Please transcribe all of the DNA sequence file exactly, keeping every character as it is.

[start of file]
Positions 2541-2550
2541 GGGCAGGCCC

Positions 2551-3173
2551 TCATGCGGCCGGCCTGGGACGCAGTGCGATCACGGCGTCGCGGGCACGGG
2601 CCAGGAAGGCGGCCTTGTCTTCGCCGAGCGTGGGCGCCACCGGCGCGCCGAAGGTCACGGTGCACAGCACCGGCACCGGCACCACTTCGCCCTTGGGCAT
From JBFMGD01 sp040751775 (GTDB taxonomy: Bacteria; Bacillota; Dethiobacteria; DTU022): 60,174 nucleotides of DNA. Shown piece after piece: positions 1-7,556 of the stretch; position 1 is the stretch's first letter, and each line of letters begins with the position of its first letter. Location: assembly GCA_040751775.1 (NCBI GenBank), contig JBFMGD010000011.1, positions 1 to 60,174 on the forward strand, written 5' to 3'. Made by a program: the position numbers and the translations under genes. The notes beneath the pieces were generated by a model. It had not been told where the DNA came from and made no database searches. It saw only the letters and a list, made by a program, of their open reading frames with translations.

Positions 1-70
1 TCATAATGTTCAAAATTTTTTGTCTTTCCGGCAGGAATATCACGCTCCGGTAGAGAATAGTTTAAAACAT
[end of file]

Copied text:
Positions 2541-2550
2541 GGGCAGGCCC

Positions 2551-3173
2551 TCATGCGGCCGGCCTGGGACGCAGTGCGATCACGGCGTCGCGGGCACGGG
2601 CCAGGAAGGCGGCCTTGTCTTCGCCGAGCGTGGGCGCCACCGGCGCGCCGAAGGTCACGGTGCACAGCACCGGCACCGGCACCACTTCGCCCTTGGGCAT
From JBFMGD01 sp040751775 (GTDB taxonomy: Bacteria; Bacillota; Dethiobacteria; DTU022): 60,174 nucleotides of DNA. Shown piece after piece: positions 1-7,556 of the stretch; position 1 is the stretch's first letter, and each line of letters begins with the position of its first letter. Location: assembly GCA_040751775.1 (NCBI GenBank), contig JBFMGD010000011.1, positions 1 to 60,174 on the forward strand, written 5' to 3'. Made by a program: the position numbers and the translations under genes. The notes beneath the pieces were generated by a model. It had not been told where the DNA came from and made no database searches. It saw only the letters and a list, made by a program, of their open reading frames with translations.

Positions 1-70
1 TCATAATGTTCAAAATTTTTTGTCTTTCCGGCAGGAATATCACGCTCCGGTAGAGAATAGTTTAAAACAT